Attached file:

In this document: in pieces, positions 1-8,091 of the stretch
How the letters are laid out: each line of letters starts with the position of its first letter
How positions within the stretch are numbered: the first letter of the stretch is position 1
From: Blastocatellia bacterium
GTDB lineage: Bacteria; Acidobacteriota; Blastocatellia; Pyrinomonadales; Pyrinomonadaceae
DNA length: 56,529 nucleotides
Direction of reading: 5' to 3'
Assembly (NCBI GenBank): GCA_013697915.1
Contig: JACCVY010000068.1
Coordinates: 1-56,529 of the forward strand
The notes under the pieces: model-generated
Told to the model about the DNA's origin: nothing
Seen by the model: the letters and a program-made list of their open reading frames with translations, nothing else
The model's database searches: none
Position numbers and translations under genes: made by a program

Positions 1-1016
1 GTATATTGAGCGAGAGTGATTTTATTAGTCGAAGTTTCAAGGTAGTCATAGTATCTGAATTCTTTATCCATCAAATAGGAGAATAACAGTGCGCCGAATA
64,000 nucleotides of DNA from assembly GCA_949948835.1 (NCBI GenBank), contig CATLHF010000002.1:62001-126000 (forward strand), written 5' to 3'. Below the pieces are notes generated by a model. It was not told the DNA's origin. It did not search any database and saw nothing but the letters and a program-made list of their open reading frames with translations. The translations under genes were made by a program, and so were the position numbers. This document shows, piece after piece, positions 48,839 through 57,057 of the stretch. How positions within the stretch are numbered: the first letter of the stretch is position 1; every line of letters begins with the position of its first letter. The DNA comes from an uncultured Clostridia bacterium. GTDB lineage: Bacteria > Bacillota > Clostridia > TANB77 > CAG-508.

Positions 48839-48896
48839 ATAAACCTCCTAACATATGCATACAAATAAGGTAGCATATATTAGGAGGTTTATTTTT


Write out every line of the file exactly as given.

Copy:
In this document: in pieces, positions 1-8,091 of the stretch
How the letters are laid out: each line of letters starts with the position of its first letter
How positions within the stretch are numbered: the first letter of the stretch is position 1
From: Blastocatellia bacterium
GTDB lineage: Bacteria; Acidobacteriota; Blastocatellia; Pyrinomonadales; Pyrinomonadaceae
DNA length: 56,529 nucleotides
Direction of reading: 5' to 3'
Assembly (NCBI GenBank): GCA_013697915.1
Contig: JACCVY010000068.1
Coordinates: 1-56,529 of the forward strand
The notes under the pieces: model-generated
Told to the model about the DNA's origin: nothing
Seen by the model: the letters and a program-made list of their open reading frames with translations, nothing else
The model's database searches: none
Position numbers and translations under genes: made by a program

Positions 1-1016
1 GTATATTGAGCGAGAGTGATTTTATTAGTCGAAGTTTCAAGGTAGTCATAGTATCTGAATTCTTTATCCATCAAATAGGAGAATAACAGTGCGCCGAATA
64,000 nucleotides of DNA from assembly GCA_949948835.1 (NCBI GenBank), contig CATLHF010000002.1:62001-126000 (forward strand), written 5' to 3'. Below the pieces are notes generated by a model. It was not told the DNA's origin. It did not search any database and saw nothing but the letters and a program-made list of their open reading frames with translations. The translations under genes were made by a program, and so were the position numbers. This document shows, piece after piece, positions 48,839 through 57,057 of the stretch. How positions within the stretch are numbered: the first letter of the stretch is position 1; every line of letters begins with the position of its first letter. The DNA comes from an uncultured Clostridia bacterium. GTDB lineage: Bacteria > Bacillota > Clostridia > TANB77 > CAG-508.

Positions 48839-48896
48839 ATAAACCTCCTAACATATGCATACAAATAAGGTAGCATATATTAGGAGGTTTATTTTT